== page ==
Saturday 22 June 2013
Photo, above: Khrushchev and Castro
JOHN BATCHELOR SHOW
Saturday 22 June / Hour 1, Block A: The Fourteenth Day: JFK and the Aftermath of the Cuban Missile Crisis: The Secret White House Tapes by David G. Coleman (1 of 4)
John F. Kennedy’s handling of the Cuban Missile Crisis has been hailed as one of the great triumphs of American diplomacy—but the 13-day crisis cast a long shadow. With The Fourteenth Day, David G. Coleman offers a fly-on-the-wall narrative of the Oval Office in the wake of the Cuban Missile Crisis, using JFK’s secret White House tapes. On October 28, 1962, Soviet Premier Nikita Khrushchev agreed to remove nuclear missiles from Cuba. Popular history has marked that day as the end of the Cuban Missile Crisis. But the reality was not so simple. Nuclear missiles were still in Cuba, as were nuclear bombers, short-range missiles, and thousands of Soviet troops. Kennedy had to push hard enough to get as much nuclear weaponry out of Cuba as possible, yet avoid . . .
Saturday 22 June / Hour 1, Block B: The Fourteenth Day: JFK and the Aftermath of the Cuban Missile Crisis: The Secret White House Tapes by David G. Coleman (2 of 4)
. . . forcing Khrushchev into a combative stance—and contend with the problem of verifying that the missile sites had in fact been dismantled. And while Americans had rallied around the president in the face of the threat, once the imminent peril had passed, White House critics charged that the president’s neglect had precipitated the crisis, that he had deliberately withheld information, and that he had been too lenient with the Soviets and the Cubans. Ultimately, though, the aftermath ushered in a new era. The first agreement limiting nuclear testing was signed, West Berlin was neutralized as a nuclear flashpoint, and Kennedy intended to use his newfound political capital to bolster his presidency. In late July 1962, Kennedy decided to start secretly capturing his presidency on tape, and compiled approximately 260 hours of recordings—of . . .
Saturday 22 June / Hour 1, Block C: The Fourteenth Day: JFK and the Aftermath of the Cuban Missile Crisis: The Secret White House Tapes by David G. Coleman (3 of 4)
. . . meetings, office conversations, telephone calls, and dictations. His most prolific period of taping occurred during and after the Cuban Missile Crisis, and the tapes made after October 28th offer a unique window into the challenges he faced as he attempted to reinvigorate his presidency and lay the foundation for the 1964 election. Unscripted and unguarded, these tapes reaffirm things we already know, occasionally correct a flawed record, and add nuance to events. But they also provide new information—for example, that the president’s battles with the press were more intense than previously believed, and that he authorized a secret campaign against Pentagon leaks, authorizing the CIA and FBI to spy on journalists with warrantless wiretaps. They also . . .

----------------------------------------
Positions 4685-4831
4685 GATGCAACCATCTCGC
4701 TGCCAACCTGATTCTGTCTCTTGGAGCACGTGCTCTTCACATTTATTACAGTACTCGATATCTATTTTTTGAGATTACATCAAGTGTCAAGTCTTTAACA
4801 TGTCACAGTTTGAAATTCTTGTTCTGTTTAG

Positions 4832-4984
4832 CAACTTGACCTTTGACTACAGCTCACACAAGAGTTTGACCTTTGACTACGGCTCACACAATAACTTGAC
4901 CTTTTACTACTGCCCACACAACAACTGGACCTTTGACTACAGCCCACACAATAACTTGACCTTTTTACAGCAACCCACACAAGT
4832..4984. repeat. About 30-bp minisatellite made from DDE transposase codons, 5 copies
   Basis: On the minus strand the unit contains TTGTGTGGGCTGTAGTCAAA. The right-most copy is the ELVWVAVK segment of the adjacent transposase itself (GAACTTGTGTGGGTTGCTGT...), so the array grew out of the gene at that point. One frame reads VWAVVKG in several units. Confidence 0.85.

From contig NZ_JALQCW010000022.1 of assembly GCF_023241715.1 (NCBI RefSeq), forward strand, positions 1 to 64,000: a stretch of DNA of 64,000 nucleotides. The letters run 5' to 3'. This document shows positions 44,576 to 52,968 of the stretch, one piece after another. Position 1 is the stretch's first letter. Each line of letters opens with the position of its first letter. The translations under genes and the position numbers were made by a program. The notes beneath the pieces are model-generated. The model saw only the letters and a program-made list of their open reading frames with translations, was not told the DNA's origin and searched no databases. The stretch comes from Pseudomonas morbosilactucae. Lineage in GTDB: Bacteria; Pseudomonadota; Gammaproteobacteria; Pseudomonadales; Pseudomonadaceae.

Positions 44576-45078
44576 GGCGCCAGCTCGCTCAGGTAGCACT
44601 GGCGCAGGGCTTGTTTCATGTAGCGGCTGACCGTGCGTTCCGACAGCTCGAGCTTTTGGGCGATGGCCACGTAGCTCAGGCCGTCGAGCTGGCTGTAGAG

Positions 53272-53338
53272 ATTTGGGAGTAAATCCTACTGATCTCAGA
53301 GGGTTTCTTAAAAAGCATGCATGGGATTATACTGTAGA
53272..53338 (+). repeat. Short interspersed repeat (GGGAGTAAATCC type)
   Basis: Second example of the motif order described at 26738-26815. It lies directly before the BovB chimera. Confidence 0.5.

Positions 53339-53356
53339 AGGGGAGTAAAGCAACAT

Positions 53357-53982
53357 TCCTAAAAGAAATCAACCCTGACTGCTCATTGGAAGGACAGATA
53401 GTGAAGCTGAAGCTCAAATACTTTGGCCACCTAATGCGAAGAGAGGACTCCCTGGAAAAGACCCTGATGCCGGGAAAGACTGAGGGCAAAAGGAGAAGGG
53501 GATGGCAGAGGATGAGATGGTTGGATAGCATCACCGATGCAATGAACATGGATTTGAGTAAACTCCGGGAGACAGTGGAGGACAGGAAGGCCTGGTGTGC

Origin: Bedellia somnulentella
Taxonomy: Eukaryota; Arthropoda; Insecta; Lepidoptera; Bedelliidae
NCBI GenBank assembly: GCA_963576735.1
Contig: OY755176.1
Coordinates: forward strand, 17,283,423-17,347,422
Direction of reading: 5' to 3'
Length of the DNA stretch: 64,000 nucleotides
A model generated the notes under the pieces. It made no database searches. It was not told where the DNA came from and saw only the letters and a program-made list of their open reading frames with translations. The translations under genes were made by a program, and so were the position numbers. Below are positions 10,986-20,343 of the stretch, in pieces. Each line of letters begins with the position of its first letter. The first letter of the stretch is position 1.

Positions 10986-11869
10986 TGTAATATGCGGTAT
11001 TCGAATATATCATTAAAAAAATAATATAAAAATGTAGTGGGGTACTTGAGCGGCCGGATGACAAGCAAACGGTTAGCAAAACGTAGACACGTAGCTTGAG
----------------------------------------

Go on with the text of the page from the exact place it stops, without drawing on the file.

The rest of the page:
Saturday 22 June / Hour 1, Block D: The Fourteenth Day: JFK and the Aftermath of the Cuban Missile Crisis: The Secret White House Tapes by David G. Coleman (4 of 4)
. . . shed new light on negotiations with the Soviets and Cuba and the neutralization of West Berlin. Beyond any particular revelations, they show how Kennedy approached the issues at hand, how he weighed alternatives, and how he came to his decisions. Coleman puts us in the Oval Office during one of the most highly charged moments in American history, offering a remarkable window into the Kennedy presidency.
Saturday 22 June / Hour 2, Block A: Blind over Cuba: The Photo Gap and the Missile Crisis (Foreign Relations and the Presidency) by David M. Barrett and Max Holland (1 of 4)
In the aftermath of the Cuban Missile Crisis, questions persisted about how the potential cataclysm had been allowed to develop. A subsequent congressional investigation focused on what came to be known as the “photo gap”: five weeks during which intelligence-gathering flights over Cuba had been attenuated.
In Blind over Cuba, David M. Barrett and Max Holland challenge the popular perception of the Kennedy administration’s handling of the Soviet Union’s surreptitious deployment of missiles in the Western Hemisphere. Rather than epitomizing it as a masterpiece of crisis management by policy makers and the administration, Barrett and Holland make the case that the affair was, in fact, a close call stemming directly from decisions made in a climate of deep distrust between key administration officials and the intelligence community.
Saturday 22 June / Hour 2, Block B: Blind over Cuba: The Photo Gap and the Missile Crisis (Foreign Relations and the Presidency) by David M. Barrett and Max Holland (2 of 4)
Because of White House and State Department fears of “another U-2 incident” (the infamous 1960 Soviet downing of an American U-2 spy plane), the CIA was not permitted to send surveillance aircraft on prolonged flights over Cuban airspace for many weeks, from late August through early October. Events proved that this was precisely the time when the Soviets were secretly deploying missiles in Cuba. When Director of Central Intelligence John McCone forcefully pointed out that this decision had led to a dangerous void in intelligence collection, the president authorized one U-2 flight directly over western Cuba—thereby averting disaster, as the surveillance detected the Soviet missiles shortly before they became operational.
The Kennedy administration recognized that their failure to gather intelligence was politically explosive, and . . .
Saturday 22 June / Hour 2, Block C: Blind over Cuba: The Photo Gap and the Missile Crisis (Foreign Relations and the Presidency) by David M. Barrett and Max Holland (3 of 4)